I knew the moment I walked to the end of the nearly quarter-mile long driveway. I wasn't going anywhere. I had found Home, and I was staying, growing old here, leaving my legacy, whatever that might end up being, right here. If I had left slivers and shadows of my heart here and there, something in Alaska, something in Michigan's Keweenaw Peninsula, something more substantial and rooted in my ancestry on the Baltic shores of Latvia, this was the place I could call my own. A place I needed to call my own.

Life had tossed me about long enough. In people and in places, coming and going, and I had longed for the place that could hold me. Z Acres embraced me. Now I stood here, in front of my little red farmhouse, surrounded by woods and fields, and raised my face to the paling morning sky. I couldn't say it enough, and my eyes misted over as I did: thank you.

Hard to describe, especially to those who have known a sense of belonging all their lives. Perhaps something to do with being bi-cultural, straddling two countries, two languages, two distinct styles of living. Perhaps even more with a life that had been in constant flux, change and more change the order of the common day.

My heart warmed here, and opened, soft again. Shells fell away, hardened coats of armor. I walked the grounds and thought about the year behind me, the experience of living here. Change here was constant, too, but it was the transitions of nature, and each change brought renewed wonder and beauty. I considered the wooden stairs on the hillside, south of the farmhouse, leading from the driveway to the house. I had gone up and down those stairs a hundred times, bringing boxes of belongings from my previous house. I had thought I would still go back to the house before to sleep that night, waiting for friends to help me move the bigger pieces of furniture, but no. Once I had the key in my hand, I never wanted to leave again.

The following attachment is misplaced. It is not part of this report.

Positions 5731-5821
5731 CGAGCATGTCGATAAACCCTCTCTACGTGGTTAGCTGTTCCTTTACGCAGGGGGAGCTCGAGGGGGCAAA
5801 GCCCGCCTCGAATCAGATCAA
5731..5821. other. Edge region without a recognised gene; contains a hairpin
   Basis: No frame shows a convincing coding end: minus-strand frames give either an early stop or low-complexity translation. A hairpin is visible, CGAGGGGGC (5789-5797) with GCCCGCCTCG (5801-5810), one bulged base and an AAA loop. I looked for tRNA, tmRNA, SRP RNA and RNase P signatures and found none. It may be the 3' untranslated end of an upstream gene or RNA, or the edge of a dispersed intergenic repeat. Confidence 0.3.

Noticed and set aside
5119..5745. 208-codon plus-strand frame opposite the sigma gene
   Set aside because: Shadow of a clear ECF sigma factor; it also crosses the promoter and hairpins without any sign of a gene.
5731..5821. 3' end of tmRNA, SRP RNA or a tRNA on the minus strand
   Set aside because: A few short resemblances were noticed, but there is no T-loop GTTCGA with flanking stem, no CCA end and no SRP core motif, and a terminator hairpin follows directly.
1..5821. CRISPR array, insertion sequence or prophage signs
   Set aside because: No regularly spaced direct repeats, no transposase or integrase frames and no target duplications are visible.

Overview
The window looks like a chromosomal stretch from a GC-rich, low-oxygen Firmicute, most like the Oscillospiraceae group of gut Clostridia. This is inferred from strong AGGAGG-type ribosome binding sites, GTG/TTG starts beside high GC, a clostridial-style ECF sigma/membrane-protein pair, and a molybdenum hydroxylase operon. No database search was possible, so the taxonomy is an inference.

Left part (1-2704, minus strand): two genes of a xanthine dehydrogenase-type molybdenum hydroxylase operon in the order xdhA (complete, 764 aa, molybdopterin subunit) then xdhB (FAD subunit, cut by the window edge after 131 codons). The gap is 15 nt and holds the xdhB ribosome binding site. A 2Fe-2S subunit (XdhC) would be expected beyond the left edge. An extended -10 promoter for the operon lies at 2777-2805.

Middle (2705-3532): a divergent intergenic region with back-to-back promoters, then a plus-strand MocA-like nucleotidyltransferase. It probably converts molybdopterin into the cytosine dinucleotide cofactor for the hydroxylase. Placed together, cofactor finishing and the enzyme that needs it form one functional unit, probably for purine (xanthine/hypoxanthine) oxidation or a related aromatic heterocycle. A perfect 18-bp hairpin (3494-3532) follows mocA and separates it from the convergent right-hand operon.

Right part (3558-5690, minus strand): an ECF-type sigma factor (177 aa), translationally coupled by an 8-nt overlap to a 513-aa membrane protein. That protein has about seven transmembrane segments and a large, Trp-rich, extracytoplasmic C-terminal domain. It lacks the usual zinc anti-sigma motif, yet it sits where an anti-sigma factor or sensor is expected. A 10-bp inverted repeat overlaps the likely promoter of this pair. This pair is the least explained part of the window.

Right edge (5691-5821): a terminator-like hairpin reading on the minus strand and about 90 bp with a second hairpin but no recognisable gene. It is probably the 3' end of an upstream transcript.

That first night of March 23, 2012, I slept like a child in her mother's arms. Odd, as whenever I had previously slept in a new place, I would wake in the night, blink in momentary confusion ... where am I? what is this place? ... yet here, I slept long and deep, and in the morning when I first opened my eyes on March 24, I knew right away where I was. Where I belong.

Such is the power of Home.

Watching the changes in nature here has been a continual show of color, of sound, of wildlife, of birdsong, of magic. I had no idea what was coming ahead, and even after this first year, every day brings some new delight. In fact, as I stand in front of the house, the woods behind me, I listen to all the birdsong. Many people say they enjoy the birds beginning to sing again in the spring, but living in the lap of nature as I do here, I've realized that it isn't just in spring that the birds sing. While some migrate, plenty stay, and I have heard as much birdsong in winter months as in warm months. It is the tendency of people to stay inside walls during winter that keeps them from hearing the birds sing, not the absence of the birds.

This morning, the birds are all singing so loudly that I smile. It's downright noisy. I hear the sand cranes in their prehistoric rattle, I hear the crows cackling away in the tree tops, I hear chickadees and cardinals and nuthatches and juncos. I hear geese pass overhead, calling out to each other as they return for the summer ahead. I hear woodpeckers tapping in the woods, an even rhythm. I've learned to recognize some of them over the year, but I have many yet to learn to recognize. I love the learning ...